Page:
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East West Partners Aims To Put The 'Creek Back In Cherry Creek' With $1B Redevelopment

Public spaces such as the market square and connections to Cherry Creek North and the Cherry Creek trail are expected to be part of the first phase on the site.

East West Partners this week unveiled details of its $1B plan to redevelop 13 acres of Cherry Creek as interest in the Denver neighborhood spreads beyond its traditional reputation as a retail and dining destination.

The Denver-based company wants to develop the land along East First Avenue and University Boulevard, lowering Cherry Creek North Drive and building an at-grade landscape bridge that will connect the redevelopment to the creek itself.

In other words, they want to put “the creek back in Cherry Creek,” East West Managing Partner Amy Cara said at a virtual community planning meeting held Wednesday evening.  

The massive redevelopment, called Cherry Creek West, will take an estimated 10 years to build out, according to Cara. The Buell Foundation owns the site and is providing a 99-year ground lease to East West Partners. 

In its pre-application submitted to the city late last year, East West laid out plans for creating a series of subdistricts on the site. Seven acres of open space include a pedestrian connector to East First Avenue and the Cherry Creek North neighborhood, as well as a plaza, public market and event space, and a greenway leading to the Cherry Creek trail connector bridge.

Concept plans for vertical development list four proposed office buildings for a combined 980K SF and three residential buildings totaling 598 units, including affordable housing units, along with associated retail. Parking is also included in the plan.

This isn’t East West Partners’ first time reimagining a prominent Denver neighborhood.

East West Partners built its reputation on projects such as the Union Station redevelopment and Riverfront Park in downtown Denver and is “neighbors for the long term,” according to Cara, who added that the firm values “developing and designing for people first.”  

But the project must jump several municipal hurdles before East West can break out the ceremonial shovels.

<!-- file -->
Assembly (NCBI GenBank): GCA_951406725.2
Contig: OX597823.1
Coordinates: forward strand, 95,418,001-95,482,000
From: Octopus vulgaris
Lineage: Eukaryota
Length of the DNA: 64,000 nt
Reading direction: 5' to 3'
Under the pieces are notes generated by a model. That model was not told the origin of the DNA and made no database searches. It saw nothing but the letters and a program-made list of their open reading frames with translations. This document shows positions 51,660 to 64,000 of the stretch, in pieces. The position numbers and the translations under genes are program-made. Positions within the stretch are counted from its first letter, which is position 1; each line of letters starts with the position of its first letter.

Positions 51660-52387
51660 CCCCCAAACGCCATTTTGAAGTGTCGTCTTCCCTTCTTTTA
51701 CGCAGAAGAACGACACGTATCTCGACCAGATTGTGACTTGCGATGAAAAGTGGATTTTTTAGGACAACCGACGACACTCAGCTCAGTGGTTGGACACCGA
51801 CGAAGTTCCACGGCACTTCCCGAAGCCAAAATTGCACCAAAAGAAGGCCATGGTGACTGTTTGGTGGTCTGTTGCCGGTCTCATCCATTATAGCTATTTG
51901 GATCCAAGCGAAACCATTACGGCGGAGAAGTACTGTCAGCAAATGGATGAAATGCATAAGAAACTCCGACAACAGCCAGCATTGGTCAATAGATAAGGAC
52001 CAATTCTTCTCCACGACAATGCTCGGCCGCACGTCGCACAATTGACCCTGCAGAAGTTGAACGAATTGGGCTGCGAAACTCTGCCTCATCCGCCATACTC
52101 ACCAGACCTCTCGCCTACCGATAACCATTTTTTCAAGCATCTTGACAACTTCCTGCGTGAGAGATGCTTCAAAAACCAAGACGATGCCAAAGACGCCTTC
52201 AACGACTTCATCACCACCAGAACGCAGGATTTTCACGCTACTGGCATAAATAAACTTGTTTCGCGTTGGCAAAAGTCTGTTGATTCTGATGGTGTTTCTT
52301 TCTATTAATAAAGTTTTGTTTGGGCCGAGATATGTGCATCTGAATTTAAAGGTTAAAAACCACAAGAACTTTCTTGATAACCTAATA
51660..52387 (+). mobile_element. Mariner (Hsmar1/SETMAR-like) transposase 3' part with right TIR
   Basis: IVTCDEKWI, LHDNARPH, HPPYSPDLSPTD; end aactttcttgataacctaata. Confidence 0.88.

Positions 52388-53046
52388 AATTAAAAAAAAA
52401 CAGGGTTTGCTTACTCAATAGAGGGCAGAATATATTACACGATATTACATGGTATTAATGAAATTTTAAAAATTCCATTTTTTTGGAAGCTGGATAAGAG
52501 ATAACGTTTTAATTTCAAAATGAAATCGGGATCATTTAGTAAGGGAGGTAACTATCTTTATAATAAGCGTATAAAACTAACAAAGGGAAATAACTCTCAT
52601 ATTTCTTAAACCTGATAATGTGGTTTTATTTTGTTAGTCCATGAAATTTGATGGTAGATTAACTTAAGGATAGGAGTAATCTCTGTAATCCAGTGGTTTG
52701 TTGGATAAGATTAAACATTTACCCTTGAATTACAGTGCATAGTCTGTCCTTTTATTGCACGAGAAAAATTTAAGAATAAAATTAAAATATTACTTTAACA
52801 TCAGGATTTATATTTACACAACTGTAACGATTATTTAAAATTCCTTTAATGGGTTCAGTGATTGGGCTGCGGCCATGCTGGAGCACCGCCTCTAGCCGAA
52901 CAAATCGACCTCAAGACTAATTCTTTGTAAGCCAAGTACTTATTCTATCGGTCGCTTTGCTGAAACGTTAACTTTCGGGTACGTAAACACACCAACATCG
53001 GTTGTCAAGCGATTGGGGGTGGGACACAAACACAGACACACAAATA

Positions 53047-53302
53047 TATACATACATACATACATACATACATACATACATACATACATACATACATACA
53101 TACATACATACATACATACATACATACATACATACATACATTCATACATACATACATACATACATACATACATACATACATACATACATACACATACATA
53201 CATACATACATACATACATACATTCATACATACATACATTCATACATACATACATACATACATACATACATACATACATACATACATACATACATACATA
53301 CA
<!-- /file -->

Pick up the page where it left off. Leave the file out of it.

Cherry Creek West is making its way through the city of Denver’s development review process and will need to secure a rezoning, which requires city council approval.  

Cara expects the rezoning process to begin this fall and to get through entitlements by late summer 2023 for a fall 2024 groundbreaking. 

The future of Cherry Creek has been a hot topic in Denver for years, as developers have picked up parcels and rebuilt the neighborhood piece by piece. Luxury shops are paired with high-end dining, and on residential streets, historic homes dating back to Denver’s early days sit next to pricey modern replacements.

The creek from which the neighborhood derives its name is bordered by a paved trail and provides a taste of nature in an otherwise urban setting. However, to access the trail and the creek, cyclists and pedestrians must use scattered entry points, usually consisting of a concrete ramp that descends from street level.

East West wants to make creek access more seamless by connecting the redevelopment to the greenway.

“The magic of this site is the ability to provide something that currently doesn't exist, accessible open space for the community.” Design Workshop President Robb Berg said. “I'm talking about a true barrier-free connection to Cherry Creek and the Cherry Creek trail.”

The greenway is “one of the most, if not the most, unique elements of this site, and such an opportunity,” Denver Senior City Planner Brad Johnson said at the meeting.

At this stage, none of the buildings have been designed. Possible uses may evolve to include a hotel, and the number of residential units may end up somewhere in the 550-600 range, Cara said.

The design team, which includes Design Workshop and Gensler, must adhere to Cranmer Park view plane restrictions, which, like most Denver zoning rules, work to protect the view of the mountains.

Diagrams show building heights ranging between eight and 13 stories, and Berg said the team worked to “arrange the buildings in a way to maintain western views.”